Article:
Fans of Alison Weir knows that her historical nonfiction works are better than Cliff Notes. She checks, double-checks, and triple-checks her facts. This work is probably a winner in hard copy. However, the narrator totally ruined this for me. For some reason she uses all of these mostly male voices to emphasize at least one word or phrase in every single sentence. Sometimes there's 4 to 5 of these "dramatic flairs" in just one sentence. On top of not sounding very good in a male voice, she uses all sorts of accents , from British to Italian to Spanish - but, with the archaic prose of that era, she sounds like Hitler - punching each word out like people who send text messages in capital letters. This book should have been narrated by a man since most of the source material quoted is from male chroniclers. Narrators Charleton Griffin or Simon Vance or John Lee could have pulled this off successfully. All Maggie Mash did was "MAKE A MASH" from an otherwise great book. Her narration made it hard to follow the story line because her delivery is so discordant. Mash should have just read the book in her own voice which is pleasant and comprehensible. The book is a factual historical account, not a Shakespearian play! I had to stop listening after Part 1 of 3.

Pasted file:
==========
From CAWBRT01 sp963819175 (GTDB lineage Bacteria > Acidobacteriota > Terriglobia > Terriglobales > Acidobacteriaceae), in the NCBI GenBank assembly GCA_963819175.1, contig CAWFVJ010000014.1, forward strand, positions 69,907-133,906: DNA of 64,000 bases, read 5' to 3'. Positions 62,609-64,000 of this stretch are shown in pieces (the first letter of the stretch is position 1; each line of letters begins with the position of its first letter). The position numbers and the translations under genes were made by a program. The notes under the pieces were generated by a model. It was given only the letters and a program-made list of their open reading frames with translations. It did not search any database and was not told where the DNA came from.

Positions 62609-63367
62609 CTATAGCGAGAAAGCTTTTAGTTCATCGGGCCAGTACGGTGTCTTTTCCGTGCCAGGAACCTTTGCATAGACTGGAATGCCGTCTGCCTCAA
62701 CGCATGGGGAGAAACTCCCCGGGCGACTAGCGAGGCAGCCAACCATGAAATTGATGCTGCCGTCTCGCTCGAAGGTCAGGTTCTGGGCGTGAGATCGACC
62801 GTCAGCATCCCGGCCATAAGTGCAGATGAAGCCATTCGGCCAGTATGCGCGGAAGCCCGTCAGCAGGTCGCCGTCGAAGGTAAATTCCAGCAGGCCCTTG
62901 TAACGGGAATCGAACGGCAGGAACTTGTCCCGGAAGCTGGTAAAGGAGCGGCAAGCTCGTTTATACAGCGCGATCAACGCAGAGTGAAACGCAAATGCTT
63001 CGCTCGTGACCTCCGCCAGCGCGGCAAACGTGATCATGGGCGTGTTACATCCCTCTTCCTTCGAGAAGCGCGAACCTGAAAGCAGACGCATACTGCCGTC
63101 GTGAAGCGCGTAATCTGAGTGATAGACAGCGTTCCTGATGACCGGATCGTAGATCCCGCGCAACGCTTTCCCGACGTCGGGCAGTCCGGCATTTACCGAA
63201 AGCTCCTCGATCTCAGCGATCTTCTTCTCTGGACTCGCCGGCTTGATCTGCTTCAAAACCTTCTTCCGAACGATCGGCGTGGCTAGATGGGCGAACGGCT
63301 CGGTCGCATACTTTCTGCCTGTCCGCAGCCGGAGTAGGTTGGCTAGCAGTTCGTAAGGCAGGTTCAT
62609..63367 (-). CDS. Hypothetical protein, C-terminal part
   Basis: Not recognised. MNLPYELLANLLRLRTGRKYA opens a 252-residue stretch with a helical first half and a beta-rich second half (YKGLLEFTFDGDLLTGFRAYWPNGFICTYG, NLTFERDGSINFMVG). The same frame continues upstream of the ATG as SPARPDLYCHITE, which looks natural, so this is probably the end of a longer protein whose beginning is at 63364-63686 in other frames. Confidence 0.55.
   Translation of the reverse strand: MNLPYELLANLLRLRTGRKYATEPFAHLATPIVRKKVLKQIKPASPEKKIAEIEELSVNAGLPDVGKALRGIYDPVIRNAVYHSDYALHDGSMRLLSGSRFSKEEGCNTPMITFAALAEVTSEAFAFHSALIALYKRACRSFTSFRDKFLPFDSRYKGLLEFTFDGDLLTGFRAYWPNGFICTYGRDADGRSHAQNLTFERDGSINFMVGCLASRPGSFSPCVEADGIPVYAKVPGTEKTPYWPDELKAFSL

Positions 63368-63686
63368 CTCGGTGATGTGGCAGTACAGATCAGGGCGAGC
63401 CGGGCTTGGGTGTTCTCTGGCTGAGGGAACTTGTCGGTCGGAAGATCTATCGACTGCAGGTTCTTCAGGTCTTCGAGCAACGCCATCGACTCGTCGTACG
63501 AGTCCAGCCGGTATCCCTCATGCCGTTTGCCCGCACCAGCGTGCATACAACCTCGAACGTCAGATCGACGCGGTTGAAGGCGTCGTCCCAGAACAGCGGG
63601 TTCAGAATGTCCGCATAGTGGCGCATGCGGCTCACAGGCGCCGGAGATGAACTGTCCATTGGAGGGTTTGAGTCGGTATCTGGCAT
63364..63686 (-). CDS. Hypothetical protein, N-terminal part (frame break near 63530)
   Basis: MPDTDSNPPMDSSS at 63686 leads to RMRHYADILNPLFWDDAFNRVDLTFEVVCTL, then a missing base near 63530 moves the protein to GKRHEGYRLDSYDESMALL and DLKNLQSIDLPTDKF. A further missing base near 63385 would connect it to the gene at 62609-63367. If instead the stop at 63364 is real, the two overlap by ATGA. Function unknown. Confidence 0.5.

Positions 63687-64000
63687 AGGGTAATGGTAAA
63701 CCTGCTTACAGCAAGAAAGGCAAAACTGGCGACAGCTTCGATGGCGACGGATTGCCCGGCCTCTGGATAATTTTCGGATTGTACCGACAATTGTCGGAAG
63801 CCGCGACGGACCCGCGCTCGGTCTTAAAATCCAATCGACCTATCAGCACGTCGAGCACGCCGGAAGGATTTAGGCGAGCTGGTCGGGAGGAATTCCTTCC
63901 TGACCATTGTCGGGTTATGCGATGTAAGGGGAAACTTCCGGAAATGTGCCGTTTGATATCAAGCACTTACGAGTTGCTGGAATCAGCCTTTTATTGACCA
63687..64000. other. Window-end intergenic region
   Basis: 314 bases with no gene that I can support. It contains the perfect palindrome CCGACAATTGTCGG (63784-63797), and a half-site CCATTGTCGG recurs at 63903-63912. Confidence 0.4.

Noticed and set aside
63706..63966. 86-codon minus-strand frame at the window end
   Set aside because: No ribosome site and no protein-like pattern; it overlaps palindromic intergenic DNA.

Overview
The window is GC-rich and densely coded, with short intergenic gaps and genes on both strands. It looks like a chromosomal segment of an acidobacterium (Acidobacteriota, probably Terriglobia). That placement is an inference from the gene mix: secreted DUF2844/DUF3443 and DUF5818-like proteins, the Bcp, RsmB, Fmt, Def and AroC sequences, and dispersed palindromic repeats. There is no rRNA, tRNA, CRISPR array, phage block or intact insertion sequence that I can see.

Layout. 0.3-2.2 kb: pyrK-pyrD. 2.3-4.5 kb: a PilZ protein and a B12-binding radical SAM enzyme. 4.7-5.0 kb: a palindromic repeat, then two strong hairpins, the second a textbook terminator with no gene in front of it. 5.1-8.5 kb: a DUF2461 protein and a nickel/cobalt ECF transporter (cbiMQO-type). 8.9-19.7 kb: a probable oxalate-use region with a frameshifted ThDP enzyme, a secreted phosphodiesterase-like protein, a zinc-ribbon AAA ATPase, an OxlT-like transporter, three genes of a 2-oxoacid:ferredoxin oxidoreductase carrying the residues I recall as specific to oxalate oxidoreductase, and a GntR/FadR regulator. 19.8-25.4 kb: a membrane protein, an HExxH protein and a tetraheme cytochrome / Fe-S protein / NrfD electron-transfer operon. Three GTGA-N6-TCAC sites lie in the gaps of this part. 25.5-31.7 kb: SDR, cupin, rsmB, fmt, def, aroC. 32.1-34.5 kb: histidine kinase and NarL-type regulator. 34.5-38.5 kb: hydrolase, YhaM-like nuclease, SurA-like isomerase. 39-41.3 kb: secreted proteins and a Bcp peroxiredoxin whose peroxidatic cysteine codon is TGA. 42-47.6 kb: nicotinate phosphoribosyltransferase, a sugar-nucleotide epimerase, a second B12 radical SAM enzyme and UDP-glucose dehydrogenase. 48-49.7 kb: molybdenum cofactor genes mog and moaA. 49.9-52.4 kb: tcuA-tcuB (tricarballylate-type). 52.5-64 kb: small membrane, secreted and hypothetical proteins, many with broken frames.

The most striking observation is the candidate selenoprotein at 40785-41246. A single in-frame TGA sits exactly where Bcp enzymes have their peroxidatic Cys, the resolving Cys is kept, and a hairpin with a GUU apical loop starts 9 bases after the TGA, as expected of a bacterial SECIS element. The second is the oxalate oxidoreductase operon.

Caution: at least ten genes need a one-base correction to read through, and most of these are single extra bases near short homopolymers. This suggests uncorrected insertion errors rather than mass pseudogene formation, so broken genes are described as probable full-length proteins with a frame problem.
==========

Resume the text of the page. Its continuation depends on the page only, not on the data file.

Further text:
After being an Ane Rule fan for 30 years, I'm have repeatedly been dissatisfied by her recent "True Crime Files" collections. This book, like most in her 18 or 19 book series, is nothing more than a bunch of regurgitated, rehashed, uninteresting crimes from the 1960s and 1970s. All usually about low self-esteem women with no sense at all. WHO CARES?!? There are a kazillion felony crimes perpetrated in the past 20 years that Rule could use her previous outstanding research and insight (Scott Peterson, Sandra Smith, even OJ Simpson). Now all she's doing is proselytizing and preaching to a generation like us who is as savvy as she is about criminals. Before the advent of forensic shows on television, Anne Rule had this genre sewed up tight. But now, all of us are "armchair" Drs. Michael Badens and Henry Lees, blood splatter experts, document examiners, pathologists, and FBI phychological profilers. Rule claims in her bios to have been a former police officer. Yet my research shows that she couldn't even pass the eye test! EX-SQUEEZE ME?! My daughter is a cop with 10 years on the job and she never would have been accepted into the grueling 20 week training in police academy if she couldn't SEE! How could any rookie be issued a firearm with bad vision? Yet we've bought into her fake background for decades. She also claimed to have hung around the jail during summer breaks. Sounds like a "Badge Bunny" to me (a female who is attracted to male police officers, like gold-diggers after Lil Wayne or Justin Timberlake with 1% of the "baby mama payoff!). Since Ann Rule looks like an Oompah Loomp in drag , it's easy to see that she had to find some other avenue to insinuate herself into crime fighting. I have to give her props for choosing crime writing instead - she was the best in the game for a very long time. But these awful compilations are ruining her heretofore unprecedented hold in this genre. I've tried several of these collections but had to stop because I couldn't take her philosophying and her constant inserting herself in the stories like Ophra Winfrey does (You got lupus, suddenly Ophrah's got lupus; You were molested as a child, Oprah reveals thar she was molested also; You get trampled by a herd do buffalo.....I think you get my drift....) Rule is now in her late 70s and the quality of her recent mid-20th century "crime stories" being released in the 21st century shows how much out of touch she is with the real world. I keep buying Rule's books hoping that she will release one with her usual great writing and that it is an account of a crime which happened sooner than a half century ago. But, so far I've been disappointed repeatedly.